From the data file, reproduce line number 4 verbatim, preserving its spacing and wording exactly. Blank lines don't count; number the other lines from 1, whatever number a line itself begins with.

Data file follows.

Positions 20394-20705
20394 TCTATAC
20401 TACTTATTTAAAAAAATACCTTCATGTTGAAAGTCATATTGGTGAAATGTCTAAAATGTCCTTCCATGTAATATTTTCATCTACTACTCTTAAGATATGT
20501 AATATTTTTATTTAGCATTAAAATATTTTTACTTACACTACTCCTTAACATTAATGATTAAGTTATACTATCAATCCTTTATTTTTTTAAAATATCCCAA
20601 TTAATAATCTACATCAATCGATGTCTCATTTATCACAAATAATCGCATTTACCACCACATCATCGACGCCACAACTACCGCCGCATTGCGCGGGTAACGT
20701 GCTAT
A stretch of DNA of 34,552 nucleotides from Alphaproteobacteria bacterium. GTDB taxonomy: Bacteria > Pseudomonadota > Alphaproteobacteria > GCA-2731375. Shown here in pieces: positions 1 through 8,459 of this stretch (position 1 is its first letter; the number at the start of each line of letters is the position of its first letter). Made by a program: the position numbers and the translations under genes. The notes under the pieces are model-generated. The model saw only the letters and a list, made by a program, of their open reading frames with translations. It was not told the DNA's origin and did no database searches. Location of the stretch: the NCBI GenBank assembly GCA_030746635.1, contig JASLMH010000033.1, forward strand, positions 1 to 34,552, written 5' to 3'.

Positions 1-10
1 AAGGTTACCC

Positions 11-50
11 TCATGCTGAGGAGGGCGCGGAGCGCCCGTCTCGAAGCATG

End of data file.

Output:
20501 AATATTTTTATTTAGCATTAAAATATTTTTACTTACACTACTCCTTAACATTAATGATTAAGTTATACTATCAATCCTTTATTTTTTTAAAATATCCCAA